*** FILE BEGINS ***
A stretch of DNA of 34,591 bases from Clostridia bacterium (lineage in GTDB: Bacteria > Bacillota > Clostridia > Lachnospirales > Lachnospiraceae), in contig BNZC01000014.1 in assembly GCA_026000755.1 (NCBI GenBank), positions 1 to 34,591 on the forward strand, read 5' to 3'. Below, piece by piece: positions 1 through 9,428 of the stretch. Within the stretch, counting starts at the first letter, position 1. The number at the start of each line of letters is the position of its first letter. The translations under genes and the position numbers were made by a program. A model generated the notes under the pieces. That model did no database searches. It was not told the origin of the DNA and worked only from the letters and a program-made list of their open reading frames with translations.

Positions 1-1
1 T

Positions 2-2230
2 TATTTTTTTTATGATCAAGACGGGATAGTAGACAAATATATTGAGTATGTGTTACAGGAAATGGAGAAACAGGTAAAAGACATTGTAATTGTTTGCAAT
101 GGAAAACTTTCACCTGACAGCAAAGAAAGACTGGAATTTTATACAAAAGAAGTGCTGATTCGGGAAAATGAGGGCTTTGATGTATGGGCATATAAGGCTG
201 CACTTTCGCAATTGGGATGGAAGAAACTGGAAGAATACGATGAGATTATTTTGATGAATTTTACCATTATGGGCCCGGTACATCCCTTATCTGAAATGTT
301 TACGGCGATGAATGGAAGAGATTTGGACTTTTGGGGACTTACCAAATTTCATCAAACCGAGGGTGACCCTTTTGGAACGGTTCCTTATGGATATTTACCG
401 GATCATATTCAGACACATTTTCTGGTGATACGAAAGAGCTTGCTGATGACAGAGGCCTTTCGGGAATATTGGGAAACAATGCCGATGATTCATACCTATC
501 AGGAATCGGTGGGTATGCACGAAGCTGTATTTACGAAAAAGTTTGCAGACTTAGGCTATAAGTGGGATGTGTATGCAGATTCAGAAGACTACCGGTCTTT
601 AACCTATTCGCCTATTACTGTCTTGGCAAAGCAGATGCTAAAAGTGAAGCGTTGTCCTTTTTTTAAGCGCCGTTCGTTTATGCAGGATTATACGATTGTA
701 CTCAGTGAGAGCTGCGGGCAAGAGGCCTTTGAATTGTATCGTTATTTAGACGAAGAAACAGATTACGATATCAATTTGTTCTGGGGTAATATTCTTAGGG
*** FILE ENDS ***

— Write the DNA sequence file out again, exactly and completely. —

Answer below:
A stretch of DNA of 34,591 bases from Clostridia bacterium (lineage in GTDB: Bacteria > Bacillota > Clostridia > Lachnospirales > Lachnospiraceae), in contig BNZC01000014.1 in assembly GCA_026000755.1 (NCBI GenBank), positions 1 to 34,591 on the forward strand, read 5' to 3'. Below, piece by piece: positions 1 through 9,428 of the stretch. Within the stretch, counting starts at the first letter, position 1. The number at the start of each line of letters is the position of its first letter. The translations under genes and the position numbers were made by a program. A model generated the notes under the pieces. That model did no database searches. It was not told the origin of the DNA and worked only from the letters and a program-made list of their open reading frames with translations.

Positions 1-1
1 T

Positions 2-2230
2 TATTTTTTTTATGATCAAGACGGGATAGTAGACAAATATATTGAGTATGTGTTACAGGAAATGGAGAAACAGGTAAAAGACATTGTAATTGTTTGCAAT
101 GGAAAACTTTCACCTGACAGCAAAGAAAGACTGGAATTTTATACAAAAGAAGTGCTGATTCGGGAAAATGAGGGCTTTGATGTATGGGCATATAAGGCTG
201 CACTTTCGCAATTGGGATGGAAGAAACTGGAAGAATACGATGAGATTATTTTGATGAATTTTACCATTATGGGCCCGGTACATCCCTTATCTGAAATGTT
301 TACGGCGATGAATGGAAGAGATTTGGACTTTTGGGGACTTACCAAATTTCATCAAACCGAGGGTGACCCTTTTGGAACGGTTCCTTATGGATATTTACCG
401 GATCATATTCAGACACATTTTCTGGTGATACGAAAGAGCTTGCTGATGACAGAGGCCTTTCGGGAATATTGGGAAACAATGCCGATGATTCATACCTATC
501 AGGAATCGGTGGGTATGCACGAAGCTGTATTTACGAAAAAGTTTGCAGACTTAGGCTATAAGTGGGATGTGTATGCAGATTCAGAAGACTACCGGTCTTT
601 AACCTATTCGCCTATTACTGTCTTGGCAAAGCAGATGCTAAAAGTGAAGCGTTGTCCTTTTTTTAAGCGCCGTTCGTTTATGCAGGATTATACGATTGTA
701 CTCAGTGAGAGCTGCGGGCAAGAGGCCTTTGAATTGTATCGTTATTTAGACGAAGAAACAGATTACGATATCAATTTGTTCTGGGGTAATATTCTTAGGG